Flickering Myth’s writing team pick out those hidden gems you might have missed; next up is Robert D. Spake with…
Directed by Gerald McMorrow.
Starring Eva Green, Ryan Phillipe, Sam Riley, Bernard Hill, James Faulkner and Art Malik.
Franklyn is a thought-provoking film split into two narratives. One is set in contemporary London, the other in the grim metropolis of Meanwhile City, where there’s a strict authoritarian regime that has an iron grip on the city, and a masked man called Preest seeks to destabilise their ruthless control of the population. The two narratives reflect and explore agonising truths about human existence and even though they’re set in two separate worlds they blend with each other seamlessly.
Meanwhile City is a beautiful rendition of gothic architecture, and that world is drenched in paranoia and fear as we follow the vigilante Preest on his quest to free a girl from indoctrination by The Powers That Be. Enemies and danger are lurking around every corner as he tries to stay one step ahead of the Duplex Ride sect. In London the world continues as normal, except for a few people who are preoccupied with their own personal tragedies. One man is trying to hold onto the ideal of true love after having his heart shattered, a woman is struggling to find a reason to live, and a man is searching for his lost son who may have done something drastic.
Each of their stories is unique and yet they share strong similarities. The film does a superb job of examining the fragility of the human soul as we watch these lost people search for a meaning to their existence. They all yearn for something, even if they’re not quite sure what it is, and they all seem to be drifting towards an abyss of despair. But despite how dark and depressing this may seem there is actually an empowering message at the heart of it. One of the main themes is that no matter how bleak life may seem there is always the possibility of hope and redemption, even if it may be beyond the realms of your perception.
When I first watched this film I was engrossed from start to finish, and when the credits began to roll I had to sit there for a few moments to process everything. Initially I was drawn to the stylish fantasy of Meanwhile City, but I was soon captivated by the stories set in London as well. Each actor gave a strong performance; Eva Green had perhaps the most complex character, which she imbued with a great deal of humanity. I was impressed by Sam Riley, and Bernard Hill’s presence was quiet and measured, but still powerful. The four main actors showed different manifestations of tortured souls and the anguish of the human condition was expertly captured.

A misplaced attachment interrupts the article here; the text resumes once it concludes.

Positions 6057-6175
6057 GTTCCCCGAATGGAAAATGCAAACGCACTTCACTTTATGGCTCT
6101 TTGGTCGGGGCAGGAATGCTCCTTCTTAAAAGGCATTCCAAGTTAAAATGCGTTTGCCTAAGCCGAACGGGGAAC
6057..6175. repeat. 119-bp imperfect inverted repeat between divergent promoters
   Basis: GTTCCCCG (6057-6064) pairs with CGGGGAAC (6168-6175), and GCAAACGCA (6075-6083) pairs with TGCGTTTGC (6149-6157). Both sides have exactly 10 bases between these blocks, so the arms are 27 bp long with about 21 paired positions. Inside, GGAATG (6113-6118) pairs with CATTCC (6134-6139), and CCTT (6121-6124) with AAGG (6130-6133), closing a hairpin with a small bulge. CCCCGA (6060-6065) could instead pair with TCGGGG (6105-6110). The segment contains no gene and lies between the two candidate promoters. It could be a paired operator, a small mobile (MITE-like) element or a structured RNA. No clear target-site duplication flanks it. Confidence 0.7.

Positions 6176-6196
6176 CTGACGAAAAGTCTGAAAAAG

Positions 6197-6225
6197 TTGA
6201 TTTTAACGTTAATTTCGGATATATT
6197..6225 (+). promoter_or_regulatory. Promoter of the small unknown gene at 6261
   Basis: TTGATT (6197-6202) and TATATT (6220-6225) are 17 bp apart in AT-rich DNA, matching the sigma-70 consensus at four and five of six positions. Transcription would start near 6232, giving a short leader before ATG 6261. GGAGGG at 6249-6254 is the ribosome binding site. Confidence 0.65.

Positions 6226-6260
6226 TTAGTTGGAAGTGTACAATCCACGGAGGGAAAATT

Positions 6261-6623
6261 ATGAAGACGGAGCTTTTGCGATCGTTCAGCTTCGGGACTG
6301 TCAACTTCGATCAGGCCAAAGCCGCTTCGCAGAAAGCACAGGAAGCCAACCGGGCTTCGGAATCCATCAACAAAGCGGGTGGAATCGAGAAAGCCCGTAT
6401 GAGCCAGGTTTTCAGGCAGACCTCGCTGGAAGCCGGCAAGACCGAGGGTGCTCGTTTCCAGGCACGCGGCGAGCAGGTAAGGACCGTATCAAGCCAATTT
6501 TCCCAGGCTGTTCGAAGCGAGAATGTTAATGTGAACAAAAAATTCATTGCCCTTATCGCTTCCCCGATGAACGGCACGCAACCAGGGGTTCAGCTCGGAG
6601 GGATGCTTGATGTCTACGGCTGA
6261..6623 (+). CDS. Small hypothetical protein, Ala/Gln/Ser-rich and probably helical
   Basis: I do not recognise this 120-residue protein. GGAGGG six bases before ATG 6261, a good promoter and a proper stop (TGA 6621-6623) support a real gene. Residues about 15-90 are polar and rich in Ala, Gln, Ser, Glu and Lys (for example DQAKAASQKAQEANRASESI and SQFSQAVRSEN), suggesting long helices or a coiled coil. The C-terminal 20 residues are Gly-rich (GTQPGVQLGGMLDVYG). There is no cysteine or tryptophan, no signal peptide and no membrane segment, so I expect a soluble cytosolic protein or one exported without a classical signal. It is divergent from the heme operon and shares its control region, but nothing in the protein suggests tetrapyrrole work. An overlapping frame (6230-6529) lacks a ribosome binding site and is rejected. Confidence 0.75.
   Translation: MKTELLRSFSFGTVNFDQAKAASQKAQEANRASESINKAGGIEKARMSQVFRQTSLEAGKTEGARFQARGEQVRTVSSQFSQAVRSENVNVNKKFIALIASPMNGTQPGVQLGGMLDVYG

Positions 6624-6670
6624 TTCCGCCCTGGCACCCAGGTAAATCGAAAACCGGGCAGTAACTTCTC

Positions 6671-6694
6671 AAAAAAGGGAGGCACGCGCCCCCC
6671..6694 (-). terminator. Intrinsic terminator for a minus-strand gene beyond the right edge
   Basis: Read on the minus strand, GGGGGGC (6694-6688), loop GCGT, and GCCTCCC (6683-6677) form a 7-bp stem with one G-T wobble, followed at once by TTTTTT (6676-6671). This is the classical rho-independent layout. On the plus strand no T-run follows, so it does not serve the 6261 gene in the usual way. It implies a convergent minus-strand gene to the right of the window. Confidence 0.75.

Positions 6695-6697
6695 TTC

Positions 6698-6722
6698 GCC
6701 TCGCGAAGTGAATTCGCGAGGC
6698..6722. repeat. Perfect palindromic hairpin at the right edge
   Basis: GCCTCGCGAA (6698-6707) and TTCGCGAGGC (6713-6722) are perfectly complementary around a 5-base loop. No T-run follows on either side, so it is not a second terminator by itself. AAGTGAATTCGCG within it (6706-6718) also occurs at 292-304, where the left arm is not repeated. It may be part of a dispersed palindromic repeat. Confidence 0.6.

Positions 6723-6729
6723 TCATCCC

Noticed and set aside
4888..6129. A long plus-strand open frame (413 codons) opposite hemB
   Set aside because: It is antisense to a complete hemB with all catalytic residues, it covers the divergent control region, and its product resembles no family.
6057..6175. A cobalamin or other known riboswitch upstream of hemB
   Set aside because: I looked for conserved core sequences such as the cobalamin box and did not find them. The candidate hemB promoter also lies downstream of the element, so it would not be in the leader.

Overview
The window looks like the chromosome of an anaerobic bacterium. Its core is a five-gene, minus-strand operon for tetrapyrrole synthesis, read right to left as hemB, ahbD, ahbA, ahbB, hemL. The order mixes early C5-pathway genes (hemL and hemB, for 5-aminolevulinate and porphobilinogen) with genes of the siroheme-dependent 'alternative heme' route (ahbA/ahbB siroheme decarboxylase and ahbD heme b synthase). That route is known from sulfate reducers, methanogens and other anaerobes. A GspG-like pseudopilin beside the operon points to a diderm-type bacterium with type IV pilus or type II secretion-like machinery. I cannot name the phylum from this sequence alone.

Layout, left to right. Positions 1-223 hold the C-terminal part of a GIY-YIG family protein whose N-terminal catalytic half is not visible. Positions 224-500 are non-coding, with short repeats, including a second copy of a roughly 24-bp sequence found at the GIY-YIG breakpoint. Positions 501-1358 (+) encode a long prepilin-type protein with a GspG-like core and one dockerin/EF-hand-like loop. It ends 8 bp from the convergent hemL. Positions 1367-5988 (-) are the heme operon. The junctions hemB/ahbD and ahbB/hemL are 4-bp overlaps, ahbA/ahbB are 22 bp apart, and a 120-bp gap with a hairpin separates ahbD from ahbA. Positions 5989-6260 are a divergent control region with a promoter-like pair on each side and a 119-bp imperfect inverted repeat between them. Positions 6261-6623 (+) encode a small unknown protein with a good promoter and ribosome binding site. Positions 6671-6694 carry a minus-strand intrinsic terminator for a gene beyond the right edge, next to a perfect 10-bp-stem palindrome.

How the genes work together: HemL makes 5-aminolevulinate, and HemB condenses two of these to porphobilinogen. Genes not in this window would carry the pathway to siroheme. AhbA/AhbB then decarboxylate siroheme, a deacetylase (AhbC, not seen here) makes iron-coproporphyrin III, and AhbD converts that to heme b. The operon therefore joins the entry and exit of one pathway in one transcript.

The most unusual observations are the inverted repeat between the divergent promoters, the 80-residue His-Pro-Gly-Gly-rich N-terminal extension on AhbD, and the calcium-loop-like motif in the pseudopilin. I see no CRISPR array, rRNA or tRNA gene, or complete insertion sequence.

Franklyn packs a lot into a mere 98 minutes, but it never feels rushed or congested. It’s well-balanced, well-paced and the disparate elements of the story come together for a fulfilling conclusion. It’s been a few years since I first watched it and it’s still one of my personal favourites. It’s an enduring film that only becomes deeper and more thematic upon re-watches. When we decided to do this feature I immediately knew that Franklyn was going to be the first one I was going to cover. The various philosophical threads weaved throughout the film provide much fodder for discussion, but it never veers into pretentiousness or loses sight of the fact that it’s still a movie meant to entertain.
The concepts Franklyn explores and the stunning depiction of Meanwhile City mean it is a film that will stay on your mind long after you watch it, and it will be a film you’ll want to revisit before too long.